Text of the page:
Sindhutai Sapkal, 69, is foster mother of over 1200 orphaned and abandoned children for more than 42 years. Sindhubai still goes from place to place sharing her life’s heartbreaking story.She asks everyone woth a sympathetic heart for money to raise and educate her children. Even though she is a recipient of more than 750 awards, surprisingly she has still not received any government grant.
Sindhutai’s Tragic Early Life
Sindhutai Sapkal was full nine months pregnant when her abusive husband, 20 years older to her, threw her into a cow shed in Navargaon village of Wardha District. He expected her to be kicked and hit by the cows as he himself used to do. The 20-year-old Sindhutai who was already having three kids, fell unconscious in the shed. When she became conscious she had given birth to a baby girl. Sindhutai saw a cow standing over her and her newborn baby, protecting them. She took a sharp-edged stone and hit the umbilical cord many times and it finally snapped from her body. Then, she walked a few kilometers to her mother’s home with her just-born infant. But sadly her mother did not help her either.
Sindhutai took shelter in a crematorium that night where a dead body was being burnt. Being extremely hungry and unable to feed her baby she picked up the flour offered to the corpse kneaded it and baked a chapatti over the fire of the burning corpse and ate.
She traveled in trains, singing and begging, and shared her food with those who had nothing to eat. Sindhutai “I used to be scared of men when I would alight from the trains late at night. I was only 20. I often contemplated committing suicide. But one night, extremely tired, I got down from the train and sat in a corner, a very big roti in my hand. I heard a beggar cry and say that he was sick, dying and had no one. He wanted someone to put two drops of water in his mouth. I walked up to him and said, ‘Baba, why die with just water? I have a roti, you eat it, drink water and then die’.” She fed him and gave him water. The beggar survived. “He did not die! And that set me thinking: ‘If a little help from me could save his life, why do I want to die? I can help people survive’. That day changed my life”.
Being afraid of bad men at night, Sindhutai often slept at cemeteries. “People were afraid to come there at night and sometimes, people who saw me would scream ‘bhoot bhoot’ and run away . Their fear would keep me safe. Zindabad shmashan”, she utters.
Becoming Mother of Orphans
One day, she met a 16-year-old orphaned boy, Deepak, on a railway station. “I felt my daughter too could have met such a fate, and took him under my care. He became my first son,” says Sindhutai. Soon Sindhutai adopted 16 ababdoned children. Her family was growing. So, after three years, she gave away her biological daughter to Shrimant Dagaduseth Halwai Trust of Pune. “I feared my children would feel that I loved my own daughter more than them,” Sindhutai says.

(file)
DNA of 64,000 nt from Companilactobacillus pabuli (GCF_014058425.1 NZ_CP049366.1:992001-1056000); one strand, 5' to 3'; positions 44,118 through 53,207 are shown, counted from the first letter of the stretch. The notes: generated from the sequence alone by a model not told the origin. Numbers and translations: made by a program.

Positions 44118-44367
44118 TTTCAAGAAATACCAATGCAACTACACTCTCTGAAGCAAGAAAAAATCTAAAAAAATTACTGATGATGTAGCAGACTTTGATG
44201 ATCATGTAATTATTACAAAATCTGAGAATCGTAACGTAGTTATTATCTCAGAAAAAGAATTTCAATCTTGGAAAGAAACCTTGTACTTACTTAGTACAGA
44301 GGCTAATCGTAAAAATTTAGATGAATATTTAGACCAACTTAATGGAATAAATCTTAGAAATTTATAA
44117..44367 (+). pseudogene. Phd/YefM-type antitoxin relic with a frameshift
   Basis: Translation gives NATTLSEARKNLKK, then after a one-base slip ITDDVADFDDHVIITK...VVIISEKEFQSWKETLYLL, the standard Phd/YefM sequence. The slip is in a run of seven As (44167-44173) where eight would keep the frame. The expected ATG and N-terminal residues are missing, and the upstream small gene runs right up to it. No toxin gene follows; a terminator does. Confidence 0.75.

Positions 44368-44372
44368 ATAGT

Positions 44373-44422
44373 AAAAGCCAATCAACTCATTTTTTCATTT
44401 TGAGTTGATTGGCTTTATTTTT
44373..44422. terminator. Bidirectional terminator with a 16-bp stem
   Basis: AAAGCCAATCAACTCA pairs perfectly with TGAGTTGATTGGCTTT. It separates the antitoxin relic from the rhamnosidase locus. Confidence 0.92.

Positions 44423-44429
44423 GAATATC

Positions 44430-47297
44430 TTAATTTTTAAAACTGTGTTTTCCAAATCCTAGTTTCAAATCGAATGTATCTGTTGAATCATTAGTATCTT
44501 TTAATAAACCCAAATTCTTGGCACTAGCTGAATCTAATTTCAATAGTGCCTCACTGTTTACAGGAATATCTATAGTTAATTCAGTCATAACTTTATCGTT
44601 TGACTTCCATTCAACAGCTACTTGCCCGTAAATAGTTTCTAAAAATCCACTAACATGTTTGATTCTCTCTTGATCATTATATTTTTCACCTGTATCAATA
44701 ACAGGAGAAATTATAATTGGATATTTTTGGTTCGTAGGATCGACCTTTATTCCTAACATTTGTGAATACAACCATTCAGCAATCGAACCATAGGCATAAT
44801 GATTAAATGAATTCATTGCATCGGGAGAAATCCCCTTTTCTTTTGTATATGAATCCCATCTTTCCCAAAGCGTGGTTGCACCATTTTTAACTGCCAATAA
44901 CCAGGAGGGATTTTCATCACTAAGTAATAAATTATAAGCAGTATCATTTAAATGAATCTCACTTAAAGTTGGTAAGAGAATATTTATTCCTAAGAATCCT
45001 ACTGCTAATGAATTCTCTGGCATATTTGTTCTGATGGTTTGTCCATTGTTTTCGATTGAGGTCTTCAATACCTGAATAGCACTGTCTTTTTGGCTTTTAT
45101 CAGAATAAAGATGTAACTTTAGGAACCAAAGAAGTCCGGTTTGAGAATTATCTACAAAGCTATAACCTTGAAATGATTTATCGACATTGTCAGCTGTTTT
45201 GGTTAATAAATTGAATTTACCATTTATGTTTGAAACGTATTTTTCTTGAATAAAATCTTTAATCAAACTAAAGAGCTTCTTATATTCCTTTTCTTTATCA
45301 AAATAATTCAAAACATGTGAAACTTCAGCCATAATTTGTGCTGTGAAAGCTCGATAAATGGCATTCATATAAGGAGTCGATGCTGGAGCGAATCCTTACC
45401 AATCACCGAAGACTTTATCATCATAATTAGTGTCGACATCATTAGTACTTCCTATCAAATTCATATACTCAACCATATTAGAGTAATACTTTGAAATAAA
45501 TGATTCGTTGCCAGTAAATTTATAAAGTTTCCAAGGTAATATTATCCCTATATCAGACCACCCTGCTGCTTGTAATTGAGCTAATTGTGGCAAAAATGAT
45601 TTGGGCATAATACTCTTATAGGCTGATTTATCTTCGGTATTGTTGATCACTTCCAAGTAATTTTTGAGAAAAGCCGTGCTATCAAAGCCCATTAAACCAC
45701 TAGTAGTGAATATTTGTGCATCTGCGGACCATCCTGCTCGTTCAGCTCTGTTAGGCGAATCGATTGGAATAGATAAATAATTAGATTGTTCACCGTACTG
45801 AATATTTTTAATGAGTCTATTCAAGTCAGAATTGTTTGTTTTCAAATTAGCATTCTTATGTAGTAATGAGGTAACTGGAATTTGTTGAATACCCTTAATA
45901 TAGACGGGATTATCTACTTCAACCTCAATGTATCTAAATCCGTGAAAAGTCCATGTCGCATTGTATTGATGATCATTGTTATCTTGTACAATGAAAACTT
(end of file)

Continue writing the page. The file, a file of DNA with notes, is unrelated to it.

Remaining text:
Sindhutai Sapkal continues to travel from one place to the other to give speeches and earn money. “Bhashan hai to ration hai. I share my experiences with people and tell them that I have learnt to live despite all odds, they must learn to live too. After the speech, I spread the pallu of my sari and beg for alms to feed and educate my children. Till date, the government has not given me any grant. Even when I was felicitated by the present government, they took from me in writing that I would not ask for a grant if I was to be felicitated” says the 69-year-old orator Sindhutai.
Registering Her NGO
After 15 years of being homeless, Sindhutai could manage a home for them when a few tribals Sindhutai had helped, gave her a part of their land to use. When people stated asking her for receipts of the money they donated her, Sindhutai Sapkal realized she had to register an NGO, something she did not know. So made an NGO and registered it under name Savitribai Phule Girls’ Hostel under the Foundation, Vanvasi Gopalkrushna Shikshan Evam Kreeda Prasarak Mandal in Chikaldhara in Amravati. Today, her children run four NGOs and Deepak, her first adopted son has named the second one, Mamta Bal Bhawan, after Sindhutai’s daughter, Mamta. Sindhutai has also formed a cow shelter, Gopika Gai Rakshan Kendra to save old cows who would be otherwise sent to the slaughter houses. She brings them to the shelter and takes care of them.
“Even today, the food, education and medical expenses of the children – all depend on maai’s speeches. The day she stops speaking, money will stop coming in. We have never seen God but for us maai is God. I was a one-and-a-half year old child when maai saw me lying on the dead body of my mother at a railway station. She adopted me and performed the final rites of my mother, a stranger to her. She paid for my studies and got me married to a software engineer last year.” says Law graduate Vinay Sindhutai Sapkal. Sindhutai’s children both boys and girls stay with her till they get a job and get married. A few handle her work too.
Filmmaker Ananth Mahadevan’s film on her life, Mee Sindhutai Sapkal, received four national awards. Sindhutai says, “Today, I have 282 sons-in-law and 49 daughters-in-law. In these 42 years, I have raised 1200 children”. When asked Sindhutai where did she get her courage from, she says firmly: “From life beta. And from hunger. Hunger gave me courage”.
Two years ago, Sindhutai’s in-laws and her maternal family honoured her. “I was happy that day. My husband wept throughout the ceremony. I told him: I became big because you left me. Since you are an orphan today, you can come to my ashram – but not as a husband. That is my children’s home and you will come there as my child”. Sindhutai Sapkal now introduces him to people as her oldest son.
Sindhutai Sapkal is a living example of courage in a woman. She has shown the world what a woman is capable of doing. She emerged victorious in the tough examination of life.